About the Initiative
The Pearson Economic Zone Growth Initiative (PEZGI) is a call to action for business and government leaders to launch a step change in regional coordination - for transit, passenger vehicle and freight transportation, and land use planning for housing and employment, among other levers of growth.
We will take a place-based approach to the Pearson Economic Zone in three phases:
- Convene stakeholders to identity, refine, and prioritize the problems that must be solved.
- Connect to identify and prioritize solutions and pilots supported by stakeholder feedback, research, and data analysis.
- Champion those solutions through an advocacy campaign calling for the implementation of an action plan for the Zone.
We are currently working with businesses and other stakeholders throughout the Zone on the problem identification phase. Together, we will connect the dots to establish a roadmap for action backed by a plan for policy advocacy and projects at all three levels of government.
About the Zone
The Pearson Economic Zone (the Zone) employs 400,000 workers and contributes $53 billion to Ontario’s Economy. It functions as Canada’s gateway to growth for business, trade, and immigration, with the potential to dramatically fuel our region’s ability to compete on a global scale. Unfortunately, today, that potential lies largely unfulfilled.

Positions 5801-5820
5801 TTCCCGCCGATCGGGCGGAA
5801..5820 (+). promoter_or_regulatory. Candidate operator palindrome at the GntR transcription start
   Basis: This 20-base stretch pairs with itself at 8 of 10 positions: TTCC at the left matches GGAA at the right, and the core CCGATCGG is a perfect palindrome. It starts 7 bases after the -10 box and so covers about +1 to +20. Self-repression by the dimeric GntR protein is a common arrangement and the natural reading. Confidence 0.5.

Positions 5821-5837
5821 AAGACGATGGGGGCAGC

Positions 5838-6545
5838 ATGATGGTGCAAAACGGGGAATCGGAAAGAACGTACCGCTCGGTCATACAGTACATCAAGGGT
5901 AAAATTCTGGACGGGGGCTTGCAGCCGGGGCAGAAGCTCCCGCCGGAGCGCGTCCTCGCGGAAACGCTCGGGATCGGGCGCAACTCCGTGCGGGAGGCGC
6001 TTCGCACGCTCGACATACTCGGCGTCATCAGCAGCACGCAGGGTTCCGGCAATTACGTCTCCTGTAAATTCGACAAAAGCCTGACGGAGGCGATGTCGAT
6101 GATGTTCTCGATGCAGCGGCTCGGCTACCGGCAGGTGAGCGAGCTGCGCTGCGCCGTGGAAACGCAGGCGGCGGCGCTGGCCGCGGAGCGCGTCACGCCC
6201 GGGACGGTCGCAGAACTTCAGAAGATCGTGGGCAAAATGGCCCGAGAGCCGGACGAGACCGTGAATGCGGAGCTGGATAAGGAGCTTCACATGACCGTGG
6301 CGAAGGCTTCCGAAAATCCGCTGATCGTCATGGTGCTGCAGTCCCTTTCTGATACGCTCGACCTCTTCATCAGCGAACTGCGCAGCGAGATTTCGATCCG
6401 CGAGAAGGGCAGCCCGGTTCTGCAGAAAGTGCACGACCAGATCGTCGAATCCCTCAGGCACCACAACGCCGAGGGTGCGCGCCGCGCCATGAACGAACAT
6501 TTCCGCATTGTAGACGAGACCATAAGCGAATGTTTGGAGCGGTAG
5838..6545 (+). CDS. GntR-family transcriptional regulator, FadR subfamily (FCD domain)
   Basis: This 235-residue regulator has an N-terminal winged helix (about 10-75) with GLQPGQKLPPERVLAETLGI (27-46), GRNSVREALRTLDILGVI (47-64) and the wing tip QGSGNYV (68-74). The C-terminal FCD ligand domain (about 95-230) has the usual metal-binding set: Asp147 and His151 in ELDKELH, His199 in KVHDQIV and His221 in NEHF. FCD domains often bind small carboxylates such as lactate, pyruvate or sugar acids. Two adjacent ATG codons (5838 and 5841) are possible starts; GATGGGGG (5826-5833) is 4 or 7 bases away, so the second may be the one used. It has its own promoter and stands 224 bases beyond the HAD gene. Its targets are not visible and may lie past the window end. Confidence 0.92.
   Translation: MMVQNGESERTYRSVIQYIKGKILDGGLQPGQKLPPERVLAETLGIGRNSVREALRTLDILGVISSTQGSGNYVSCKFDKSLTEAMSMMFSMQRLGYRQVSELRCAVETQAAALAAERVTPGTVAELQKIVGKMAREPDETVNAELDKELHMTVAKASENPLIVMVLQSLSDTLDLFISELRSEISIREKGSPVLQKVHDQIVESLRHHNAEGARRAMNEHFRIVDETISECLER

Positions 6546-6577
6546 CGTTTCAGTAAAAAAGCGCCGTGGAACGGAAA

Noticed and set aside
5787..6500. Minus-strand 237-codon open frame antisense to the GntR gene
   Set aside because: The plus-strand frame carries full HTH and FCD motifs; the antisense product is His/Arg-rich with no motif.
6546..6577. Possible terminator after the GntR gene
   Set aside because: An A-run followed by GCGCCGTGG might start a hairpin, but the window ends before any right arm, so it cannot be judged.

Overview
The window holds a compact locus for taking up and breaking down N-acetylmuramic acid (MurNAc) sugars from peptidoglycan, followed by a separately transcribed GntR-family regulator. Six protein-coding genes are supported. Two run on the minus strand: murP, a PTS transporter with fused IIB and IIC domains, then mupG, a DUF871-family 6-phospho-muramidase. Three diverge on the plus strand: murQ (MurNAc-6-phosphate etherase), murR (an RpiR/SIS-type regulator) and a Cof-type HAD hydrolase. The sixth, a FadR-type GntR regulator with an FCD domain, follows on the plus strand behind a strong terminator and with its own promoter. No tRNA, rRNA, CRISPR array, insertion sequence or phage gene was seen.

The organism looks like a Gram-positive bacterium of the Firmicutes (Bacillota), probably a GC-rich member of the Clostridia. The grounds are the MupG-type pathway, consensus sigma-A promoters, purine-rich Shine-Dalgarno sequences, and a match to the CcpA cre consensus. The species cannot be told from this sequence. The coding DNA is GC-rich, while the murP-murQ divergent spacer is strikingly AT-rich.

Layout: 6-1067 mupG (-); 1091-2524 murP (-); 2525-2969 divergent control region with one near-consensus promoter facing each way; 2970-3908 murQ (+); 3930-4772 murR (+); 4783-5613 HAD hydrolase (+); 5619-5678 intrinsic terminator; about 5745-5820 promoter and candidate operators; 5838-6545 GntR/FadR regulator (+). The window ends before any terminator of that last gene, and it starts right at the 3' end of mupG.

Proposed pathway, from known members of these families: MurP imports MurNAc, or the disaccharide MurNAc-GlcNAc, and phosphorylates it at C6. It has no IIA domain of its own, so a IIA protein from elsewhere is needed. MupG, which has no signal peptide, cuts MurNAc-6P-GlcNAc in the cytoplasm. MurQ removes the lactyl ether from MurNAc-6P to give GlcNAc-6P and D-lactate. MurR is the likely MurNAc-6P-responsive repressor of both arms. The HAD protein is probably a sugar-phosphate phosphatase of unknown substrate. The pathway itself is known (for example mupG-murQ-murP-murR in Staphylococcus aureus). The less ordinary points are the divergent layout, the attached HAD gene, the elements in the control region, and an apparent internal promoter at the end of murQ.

Key Challenges in the Zone
A lack of transit accessibility limits businesses’ ability to attract and retain workers.
In a survey, businesses in the Pearson Economic Zone cited the difficulty faced by their workers getting to their workplaces as the biggest challenge they face. Today’s transit service in the Zone is inconsistent, poorly integrated, time-consuming, and often unavailable at overnight and weekend shift change times.
We need consistent service standards so that everyone can get to work when they need to without waiting an unreasonable amount of time. We need faster inter-municipal services to get people from other parts of the Toronto region to their jobs and innovative public and private sector last-mile solutions within the Zone. And we need fare integration, so that people who want a job a short distance across a municipal boundary don’t have to pay a double fare.
Crippling congestion restricts the movement of goods and increases business costs.
The Zone is one of Canada’s most important logistics hubs because of its extensive transportation infrastructure. Unfortunately, it has become a victim of its own success because many of the roads in the Zone are severely congested for much of the day.
Smart and connected technologies can help maximize the capacity available on our roads, prioritize essential goods movement, and reduce congestion and business costs. Our rail and air cargo infrastructure also needs expansion to meet growing needs. There is an opportunity to investigate and then advocate for Cooperative Intelligent Transport Systems (C-ITS) pilots and the regulatory and infrastructure investments needed to reduce congestion and increase the flow of goods.